It’s been a minute since we found a new Qualcomm Snapdragon-powered Chromebook beginning development. For those unaware, we’ve had eyes on a Qualcomm Chromebook for quite a long time at this point. Originally started with the ‘Cheza’ baseboard and based on the Snapdragon 845, the idea of a Chromebook with a Snapdragon processor inside has gone through a few changes over the past couple years as we’ve all been eagerly awaiting the actual product.
While we don’t beleive the Snapdragon 845 chip is in play any longer, much of what the Chrome OS team developed for that chip has been ported over to what we are tracking now in the SC7180 that we feel quite confidently is the new Snapdragon 7c Compute Platform Qualcomm announced in December of 2019. This chipset makes far more sense for Chromebooks when compared with the phone-focused Snapdragon 845, and since that time, we’ve uncovered a few more Chromebook development boards that have this new 7c chip inside: ‘Trogdor’, ‘Bubs’, ‘Lazor’, and ‘Pompom’ are the current lineup we’ve had in front of us for the majority of 2020. There’s been movement and development happening, but when compared with the exploding number of Tiger Lake development devices and AMD-powered boards we are currently tracking, it began feeling a bit like the Qualcomm Chromebook experiment was stagnating.
Meet the newest Qualcomm-powered Chromebook: ‘Limozeen’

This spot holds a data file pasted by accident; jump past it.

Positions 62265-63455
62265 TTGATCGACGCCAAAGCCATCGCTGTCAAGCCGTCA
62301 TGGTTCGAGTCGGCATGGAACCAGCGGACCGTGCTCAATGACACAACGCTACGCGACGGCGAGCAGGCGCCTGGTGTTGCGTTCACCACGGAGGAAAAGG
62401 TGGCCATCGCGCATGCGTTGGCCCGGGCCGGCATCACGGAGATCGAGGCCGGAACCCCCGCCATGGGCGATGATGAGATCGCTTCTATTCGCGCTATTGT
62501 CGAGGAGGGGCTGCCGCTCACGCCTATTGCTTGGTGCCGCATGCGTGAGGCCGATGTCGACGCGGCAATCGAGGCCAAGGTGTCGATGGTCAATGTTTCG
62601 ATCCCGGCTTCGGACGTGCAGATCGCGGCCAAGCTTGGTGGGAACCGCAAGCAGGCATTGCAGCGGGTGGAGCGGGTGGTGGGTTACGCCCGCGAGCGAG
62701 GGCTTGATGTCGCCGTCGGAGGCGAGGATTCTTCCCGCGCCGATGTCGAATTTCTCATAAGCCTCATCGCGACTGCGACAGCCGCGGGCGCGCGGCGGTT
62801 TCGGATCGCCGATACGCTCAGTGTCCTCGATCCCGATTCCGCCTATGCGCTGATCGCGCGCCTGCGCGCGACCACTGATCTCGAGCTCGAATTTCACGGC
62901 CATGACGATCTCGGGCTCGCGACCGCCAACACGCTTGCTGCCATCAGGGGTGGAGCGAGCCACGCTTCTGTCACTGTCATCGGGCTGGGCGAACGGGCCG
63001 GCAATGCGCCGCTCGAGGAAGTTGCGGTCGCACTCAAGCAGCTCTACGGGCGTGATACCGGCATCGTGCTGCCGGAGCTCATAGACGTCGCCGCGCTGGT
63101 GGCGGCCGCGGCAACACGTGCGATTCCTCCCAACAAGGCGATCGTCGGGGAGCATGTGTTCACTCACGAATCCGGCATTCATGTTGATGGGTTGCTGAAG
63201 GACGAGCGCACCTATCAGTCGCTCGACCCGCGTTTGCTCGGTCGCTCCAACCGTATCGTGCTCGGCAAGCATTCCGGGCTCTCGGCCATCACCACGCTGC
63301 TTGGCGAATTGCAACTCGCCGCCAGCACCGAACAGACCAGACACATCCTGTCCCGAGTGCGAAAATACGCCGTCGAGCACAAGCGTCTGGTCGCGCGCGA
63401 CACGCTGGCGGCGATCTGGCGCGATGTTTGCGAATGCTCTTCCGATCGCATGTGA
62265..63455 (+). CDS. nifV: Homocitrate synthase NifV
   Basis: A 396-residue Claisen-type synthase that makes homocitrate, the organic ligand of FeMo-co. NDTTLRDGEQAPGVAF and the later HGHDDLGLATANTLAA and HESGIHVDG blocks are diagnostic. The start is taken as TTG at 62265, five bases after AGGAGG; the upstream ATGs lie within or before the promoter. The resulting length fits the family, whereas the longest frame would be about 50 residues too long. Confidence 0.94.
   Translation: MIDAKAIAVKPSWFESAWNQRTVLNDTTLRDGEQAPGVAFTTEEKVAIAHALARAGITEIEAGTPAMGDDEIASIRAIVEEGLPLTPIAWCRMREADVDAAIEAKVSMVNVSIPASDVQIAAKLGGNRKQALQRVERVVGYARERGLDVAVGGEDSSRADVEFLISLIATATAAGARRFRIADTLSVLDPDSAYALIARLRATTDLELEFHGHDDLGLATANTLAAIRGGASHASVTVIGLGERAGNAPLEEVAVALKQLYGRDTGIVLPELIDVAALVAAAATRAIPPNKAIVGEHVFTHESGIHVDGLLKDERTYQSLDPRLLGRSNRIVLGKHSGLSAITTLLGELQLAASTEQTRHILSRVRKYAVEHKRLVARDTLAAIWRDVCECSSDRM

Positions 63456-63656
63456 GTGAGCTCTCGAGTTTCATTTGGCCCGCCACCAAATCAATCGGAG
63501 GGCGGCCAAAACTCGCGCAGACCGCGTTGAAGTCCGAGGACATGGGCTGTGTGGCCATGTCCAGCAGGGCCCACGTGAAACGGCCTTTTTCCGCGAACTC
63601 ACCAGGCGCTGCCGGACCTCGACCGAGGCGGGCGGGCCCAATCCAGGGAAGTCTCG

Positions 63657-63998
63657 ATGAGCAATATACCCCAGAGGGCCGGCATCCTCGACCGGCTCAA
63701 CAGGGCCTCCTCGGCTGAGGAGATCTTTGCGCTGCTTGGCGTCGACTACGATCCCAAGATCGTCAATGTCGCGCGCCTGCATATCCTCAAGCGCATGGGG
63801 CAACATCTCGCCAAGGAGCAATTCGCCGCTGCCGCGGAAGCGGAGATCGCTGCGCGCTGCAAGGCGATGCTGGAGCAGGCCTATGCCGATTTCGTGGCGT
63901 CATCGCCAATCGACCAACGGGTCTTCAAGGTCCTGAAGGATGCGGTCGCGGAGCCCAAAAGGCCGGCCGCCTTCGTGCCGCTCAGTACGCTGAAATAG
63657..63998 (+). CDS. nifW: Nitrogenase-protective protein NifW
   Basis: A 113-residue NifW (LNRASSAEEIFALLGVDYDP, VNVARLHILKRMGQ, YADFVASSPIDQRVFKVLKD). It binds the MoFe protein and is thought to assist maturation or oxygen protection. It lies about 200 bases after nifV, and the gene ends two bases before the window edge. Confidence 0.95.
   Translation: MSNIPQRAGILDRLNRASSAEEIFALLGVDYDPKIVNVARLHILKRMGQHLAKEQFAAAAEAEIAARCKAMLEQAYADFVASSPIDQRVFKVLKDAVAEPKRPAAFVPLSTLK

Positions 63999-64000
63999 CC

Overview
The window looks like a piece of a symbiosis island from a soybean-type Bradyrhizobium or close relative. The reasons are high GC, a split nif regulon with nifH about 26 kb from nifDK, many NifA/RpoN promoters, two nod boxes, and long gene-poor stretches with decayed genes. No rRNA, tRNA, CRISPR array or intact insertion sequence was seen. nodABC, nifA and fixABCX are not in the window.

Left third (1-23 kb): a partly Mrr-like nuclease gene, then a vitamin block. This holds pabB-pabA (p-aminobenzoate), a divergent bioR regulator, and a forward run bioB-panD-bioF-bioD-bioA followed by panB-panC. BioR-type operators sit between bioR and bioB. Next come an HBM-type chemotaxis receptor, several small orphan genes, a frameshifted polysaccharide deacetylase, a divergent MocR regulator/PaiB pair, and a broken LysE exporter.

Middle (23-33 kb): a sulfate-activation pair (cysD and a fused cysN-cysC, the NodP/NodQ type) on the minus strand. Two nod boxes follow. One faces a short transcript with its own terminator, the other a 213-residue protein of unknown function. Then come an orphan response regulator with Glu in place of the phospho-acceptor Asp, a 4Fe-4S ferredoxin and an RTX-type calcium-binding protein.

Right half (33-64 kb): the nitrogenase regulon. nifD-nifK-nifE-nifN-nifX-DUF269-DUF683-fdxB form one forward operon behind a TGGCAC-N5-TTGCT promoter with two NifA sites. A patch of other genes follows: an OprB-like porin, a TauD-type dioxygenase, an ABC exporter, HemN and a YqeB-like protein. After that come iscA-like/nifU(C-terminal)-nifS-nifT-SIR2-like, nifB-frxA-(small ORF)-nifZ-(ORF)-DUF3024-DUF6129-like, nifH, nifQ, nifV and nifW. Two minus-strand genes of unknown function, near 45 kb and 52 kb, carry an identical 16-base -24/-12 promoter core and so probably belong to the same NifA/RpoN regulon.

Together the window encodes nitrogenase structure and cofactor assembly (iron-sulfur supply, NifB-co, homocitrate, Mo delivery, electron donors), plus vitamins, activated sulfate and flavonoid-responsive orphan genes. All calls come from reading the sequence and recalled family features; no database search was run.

Just a few days ago, a new developement board was created under the name of ‘Limozeen’ and was a direct copy of ‘Lazor’ from the ground up. This means it will posses the same Snapdragon 7c chip and, from the looks of one of only 3 commits available for this device, it will likely be a convertible and have a backlit keyboard.
The truth is, we don’t know a ton about most of these Qualcomm-powered Chromebooks at the moment. What is more important right now is the fact that new boards are being put into play and that signals the fact that more manufacturers are jumping on board to make Chromebooks with Qualcomm silicon inside. Assuming it will be on par with something like the Qualcomm 765 we’re seeing in phones like the OnePlus Nord, the upcoming Google Pixel 4a 5G and Pixel 5, this chip will outperform all the other ARM-based options for Chromebooks currently available. It just needs to get here.
While the entire Snapdragon-on-Chromebooks effort has been going on long enough to warrant a 2020 release, I still don’t feel like that is in the cards at this point. We’re unsure what is taking so long, but my hope is an announcement of some sort happens sooner than later. Just like with the aging ‘Cheza’ board and its now 2-year-old 845 chip, these Chromebooks need to get released before they become obsolete. If delays keep pushing these devices back, they’ll feel out of date by the time they actually arrive, and that’s never a good look. Perhaps an announcement at Qualcomm’s yearly summit in December will bring Chromebooks into the fold in an official capacity and we’ll see something – virtually – from CES 2021.